Ricochet News

Interest? What’s that?

Apr 13, 2018
Interest? What’s that?

So, you’ve heard people talking about this thing called interest but you’re not exactly sure what it means. Well, it’s important that you do understand what it is because all credit is affected by interest, explains Mellony Ramalho, African Bank’s Group Executive: Sales, Branch Network.

So, what exactly is interest?

“Interest is simply the cost of borrowing money. There will always be a cost if you want to borrow money. What you need to understand is that banks borrow money from various institutions and individuals so they can lend money to you. The borrowing of this money is called taking deposits and is a core function of any bank,” explains Ramalho.

The interest rate and fees for your loan are based on the all-inclusive cost of borrowing. The interest rate on your loan can vary and will depend on your credit score.

“If you have a poor credit record, the bank will charge a higher interest rate when they lend you money, because you are more likely not to repay a part or all of your loan. If you have a good credit record, you may be offered a lower rate as your risk to the bank is lower. This is why it is so important to have a good credit record.

"Your credit record is based on your history of making agreed loan repayments. You can therefore ensure you have a good credit rating by keeping your finances in order, not missing payments and paying off your debts as fast as possible.”

Once the interest rate is worked out as a percentage then you can find out what the interest would be on your loan. “There are two types of interest: simple and compound interest. Simple interest means that for each period (say a month or year, for example), interest is calculated on the original loan amount. The interest will therefore be exactly the same in each period. This is, as it sounds, simple to work out, but it is also, unfortunately, not the type of interest most commonly used.”

“With compound interest, interest is calculated on the amount still owing at the beginning of each period. That will include the interest from the previous period, which is added on to the original amount, if you have not paid your full instalment in the previous period. This is the system used by banks and lenders to calculate interest on loans.”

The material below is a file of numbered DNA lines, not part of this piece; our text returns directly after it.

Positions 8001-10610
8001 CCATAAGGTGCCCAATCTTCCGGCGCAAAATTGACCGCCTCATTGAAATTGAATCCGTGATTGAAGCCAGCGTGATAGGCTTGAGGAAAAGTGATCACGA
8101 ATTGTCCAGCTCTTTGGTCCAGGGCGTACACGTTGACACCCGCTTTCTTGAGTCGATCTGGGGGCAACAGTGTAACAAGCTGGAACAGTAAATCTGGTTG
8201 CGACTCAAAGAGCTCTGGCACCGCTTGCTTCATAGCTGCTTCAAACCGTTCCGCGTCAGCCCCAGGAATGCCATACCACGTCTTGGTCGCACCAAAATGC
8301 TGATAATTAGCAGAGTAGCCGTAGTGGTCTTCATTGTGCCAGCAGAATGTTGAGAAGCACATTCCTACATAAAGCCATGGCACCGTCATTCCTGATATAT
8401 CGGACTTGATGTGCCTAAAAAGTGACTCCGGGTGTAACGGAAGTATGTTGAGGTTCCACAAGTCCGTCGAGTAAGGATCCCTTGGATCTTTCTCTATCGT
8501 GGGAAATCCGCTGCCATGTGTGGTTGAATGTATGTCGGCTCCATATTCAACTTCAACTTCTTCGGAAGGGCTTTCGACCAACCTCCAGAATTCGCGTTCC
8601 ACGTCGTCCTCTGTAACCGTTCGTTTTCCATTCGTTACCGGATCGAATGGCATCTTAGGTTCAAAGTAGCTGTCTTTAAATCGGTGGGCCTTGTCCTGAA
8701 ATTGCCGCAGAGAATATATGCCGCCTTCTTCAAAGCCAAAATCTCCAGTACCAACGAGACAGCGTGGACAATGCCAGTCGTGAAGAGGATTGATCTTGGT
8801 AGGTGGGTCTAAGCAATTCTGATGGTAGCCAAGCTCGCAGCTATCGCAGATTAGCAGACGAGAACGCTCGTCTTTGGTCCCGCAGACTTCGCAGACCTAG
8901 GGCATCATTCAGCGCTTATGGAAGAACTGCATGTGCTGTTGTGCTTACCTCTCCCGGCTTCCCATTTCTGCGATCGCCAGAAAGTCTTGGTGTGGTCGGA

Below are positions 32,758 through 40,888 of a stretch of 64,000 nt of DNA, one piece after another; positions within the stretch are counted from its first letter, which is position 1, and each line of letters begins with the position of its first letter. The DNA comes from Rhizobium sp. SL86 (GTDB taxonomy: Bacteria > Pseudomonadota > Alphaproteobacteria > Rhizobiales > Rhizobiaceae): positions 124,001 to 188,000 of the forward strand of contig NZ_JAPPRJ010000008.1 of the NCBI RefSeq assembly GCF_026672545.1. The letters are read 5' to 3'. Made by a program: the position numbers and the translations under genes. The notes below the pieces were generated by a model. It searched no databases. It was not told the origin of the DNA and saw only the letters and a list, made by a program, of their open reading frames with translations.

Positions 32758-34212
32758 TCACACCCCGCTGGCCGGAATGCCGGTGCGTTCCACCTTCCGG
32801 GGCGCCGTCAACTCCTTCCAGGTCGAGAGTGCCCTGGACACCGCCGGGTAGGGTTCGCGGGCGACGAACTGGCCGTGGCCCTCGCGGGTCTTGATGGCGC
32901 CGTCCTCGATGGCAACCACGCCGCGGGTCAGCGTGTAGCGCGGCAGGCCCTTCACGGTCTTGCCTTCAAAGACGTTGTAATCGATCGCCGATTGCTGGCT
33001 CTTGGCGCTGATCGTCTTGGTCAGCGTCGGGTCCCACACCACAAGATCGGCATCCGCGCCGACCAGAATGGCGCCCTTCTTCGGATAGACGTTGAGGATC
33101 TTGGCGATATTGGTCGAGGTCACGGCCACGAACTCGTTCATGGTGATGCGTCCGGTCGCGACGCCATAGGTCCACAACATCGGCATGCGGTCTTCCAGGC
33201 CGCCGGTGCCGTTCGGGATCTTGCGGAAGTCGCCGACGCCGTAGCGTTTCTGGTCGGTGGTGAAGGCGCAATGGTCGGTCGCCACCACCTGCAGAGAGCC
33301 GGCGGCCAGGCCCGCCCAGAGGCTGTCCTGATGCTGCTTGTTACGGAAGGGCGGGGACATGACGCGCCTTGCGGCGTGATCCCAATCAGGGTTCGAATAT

Ramalho says that working out compound interest can seem complicated but banks have special calculators that can work it out for you.

“The key is understanding that with compound interest, you need to try and reduce your total amount outstanding by making your full repayment each month so that the amount outstanding at the beginning of each period reduces. Each month you are therefore paying less interest and more of the original amount you borrowed, paying off the loan over the original anticipated term.

"The best way to do this is to pay more than just minimum repayments each month so those payments go toward the actual loan and not just the interest every month.”

She says it’s also important to shop around and compare the interest rates and fees that different banks charge before making a decision.

“See if they’ll fix the interest rate you’re charged. This means your repayments will stay the same and won’t increase if the interest rate increases. Remember to calculate the total cost of credit charged before making your decision.

"Some banks will charge for credit insurance, which is added to your monthly instalment and makes it more expensive but gives you protection in certain instances where you cannot pay the instalments on your loan. These situations typically cover death, disability or retrenchment.”

“Don’t be afraid to ask questions and make sure you understand exactly what you are going to be repaying before signing any agreements. Remember that the more you repay each month the faster you will reduce your interest and a greater amount of your instalment is used to repay your actual loan amount. The longer you take, the bigger the interest grows and you can end up paying a lot more than you originally anticipated to pay,” concludes Ramalho.